Canada's airforce base in Winnipeg marked the first National Day of Honour with ceremony and speeches that recognized the country's mission to Afghanistan today.
Under clear skies and a chilly north wind, about 200 men and women, including veterans and American airmen from NORAD, observed two minutes of silence for the event, one of several held in the city and across the country.
Canada's 12-year mission saw 40,000 Canadian soldiers and support personnel serve in Afghanistan, the largest military presence since the Second World War. Invited dignitaries included Conservative MP Steven Fletcher whose riding,Charleswood—St. James—Assiniboia, includes 17 Wing, Canada's airforce base in Winnipeg.
"Every single one of those people were volunteers," Fletcher said, emphasizing the veterans' commitment. "Nobody had to go, but Canada, Canadians and our military families stepped up and helped meet Canada's military obligation," Fletcher said.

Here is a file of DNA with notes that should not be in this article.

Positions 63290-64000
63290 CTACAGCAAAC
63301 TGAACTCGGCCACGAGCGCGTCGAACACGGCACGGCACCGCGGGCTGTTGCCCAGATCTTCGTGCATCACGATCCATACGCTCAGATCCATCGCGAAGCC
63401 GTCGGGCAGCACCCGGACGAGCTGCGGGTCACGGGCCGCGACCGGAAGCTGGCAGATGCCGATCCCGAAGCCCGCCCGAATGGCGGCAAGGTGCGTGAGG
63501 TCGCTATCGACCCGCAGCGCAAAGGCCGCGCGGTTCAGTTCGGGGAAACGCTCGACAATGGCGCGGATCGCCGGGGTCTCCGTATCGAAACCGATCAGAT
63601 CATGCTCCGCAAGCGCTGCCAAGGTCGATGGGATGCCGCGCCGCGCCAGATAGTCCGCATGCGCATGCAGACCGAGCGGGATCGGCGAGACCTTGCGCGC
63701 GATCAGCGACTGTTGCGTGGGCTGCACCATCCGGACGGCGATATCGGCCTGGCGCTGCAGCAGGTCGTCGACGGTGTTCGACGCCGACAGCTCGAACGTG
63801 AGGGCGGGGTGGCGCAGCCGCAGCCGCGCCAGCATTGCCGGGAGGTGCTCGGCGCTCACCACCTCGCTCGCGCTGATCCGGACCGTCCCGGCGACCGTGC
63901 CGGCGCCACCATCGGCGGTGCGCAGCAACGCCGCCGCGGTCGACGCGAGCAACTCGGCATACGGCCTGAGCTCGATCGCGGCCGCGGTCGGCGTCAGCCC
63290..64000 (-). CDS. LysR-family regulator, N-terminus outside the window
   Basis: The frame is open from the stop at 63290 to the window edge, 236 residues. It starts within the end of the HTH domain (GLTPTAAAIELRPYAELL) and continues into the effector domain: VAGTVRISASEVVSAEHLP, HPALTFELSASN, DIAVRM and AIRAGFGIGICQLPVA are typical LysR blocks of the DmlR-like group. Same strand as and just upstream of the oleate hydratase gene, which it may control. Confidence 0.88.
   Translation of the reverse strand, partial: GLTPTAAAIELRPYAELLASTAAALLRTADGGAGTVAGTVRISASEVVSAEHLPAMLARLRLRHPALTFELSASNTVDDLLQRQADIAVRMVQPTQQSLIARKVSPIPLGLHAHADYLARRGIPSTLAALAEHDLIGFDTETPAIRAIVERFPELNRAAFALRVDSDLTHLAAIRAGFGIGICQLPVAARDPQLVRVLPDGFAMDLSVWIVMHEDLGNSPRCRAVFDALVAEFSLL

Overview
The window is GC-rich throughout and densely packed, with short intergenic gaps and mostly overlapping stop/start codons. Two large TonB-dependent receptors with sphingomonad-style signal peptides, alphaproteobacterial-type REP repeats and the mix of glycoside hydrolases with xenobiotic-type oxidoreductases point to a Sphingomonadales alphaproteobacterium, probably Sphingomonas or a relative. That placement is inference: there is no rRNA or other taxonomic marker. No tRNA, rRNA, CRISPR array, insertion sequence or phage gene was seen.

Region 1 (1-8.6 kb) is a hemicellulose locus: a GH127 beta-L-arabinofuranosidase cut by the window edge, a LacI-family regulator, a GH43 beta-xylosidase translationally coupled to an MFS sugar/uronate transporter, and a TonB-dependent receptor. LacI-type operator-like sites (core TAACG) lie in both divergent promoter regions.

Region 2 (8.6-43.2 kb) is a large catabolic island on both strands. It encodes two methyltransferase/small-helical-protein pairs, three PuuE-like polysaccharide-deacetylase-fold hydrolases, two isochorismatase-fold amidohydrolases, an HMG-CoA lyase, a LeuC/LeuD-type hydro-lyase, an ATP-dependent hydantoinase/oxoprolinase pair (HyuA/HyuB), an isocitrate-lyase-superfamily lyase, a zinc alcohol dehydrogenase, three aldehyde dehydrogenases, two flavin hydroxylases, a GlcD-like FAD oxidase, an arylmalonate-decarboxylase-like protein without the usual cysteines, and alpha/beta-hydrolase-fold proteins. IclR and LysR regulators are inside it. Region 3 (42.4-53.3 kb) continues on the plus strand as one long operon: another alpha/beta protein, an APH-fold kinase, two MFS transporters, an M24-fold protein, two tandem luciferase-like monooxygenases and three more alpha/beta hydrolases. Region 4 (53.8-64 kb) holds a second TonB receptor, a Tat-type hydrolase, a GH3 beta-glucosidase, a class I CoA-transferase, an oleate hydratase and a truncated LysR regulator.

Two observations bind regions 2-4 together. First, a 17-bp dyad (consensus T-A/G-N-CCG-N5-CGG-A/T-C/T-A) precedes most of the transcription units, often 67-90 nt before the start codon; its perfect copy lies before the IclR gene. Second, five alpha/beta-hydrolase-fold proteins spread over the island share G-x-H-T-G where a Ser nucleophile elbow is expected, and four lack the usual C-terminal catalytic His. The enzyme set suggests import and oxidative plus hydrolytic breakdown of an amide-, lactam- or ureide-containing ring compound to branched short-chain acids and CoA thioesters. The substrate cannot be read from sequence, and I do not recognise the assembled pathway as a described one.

The government under Prime Minister Stephen Harper triggered some criticism for its decision to single out the Afghan conflict for a special day of tribute, separate from the annual Remembrance Day events that honour Canada's war dead.
In Winnipeg, the senior general at the event said the National Day of Honour was a way for the country to honour the largest military commitment since the Second World War.
"After 12 long years, every one of those 40,000 who served have come home," said Major-General Pierre St-Amand, Commander 1 Canadian Air Division/Canadian NORAD Region.
One hundred fifty eight Canadian soldiers lost their lives in battle. One diplomat, a journalist and two civilian contractors also died before the mission ended two months ago.
Brookside Cemetery’s Field of Honour was also part of the nationally coordinated ceremony just after the noon hour. The ceremony was conducted by the Army Reservists from 38 Canadian Brigade Group.
Following that, the Norwood St. Boniface Branch Legion #43 hosted an intimate ceremony at Legion House Museum (134 Marion Street).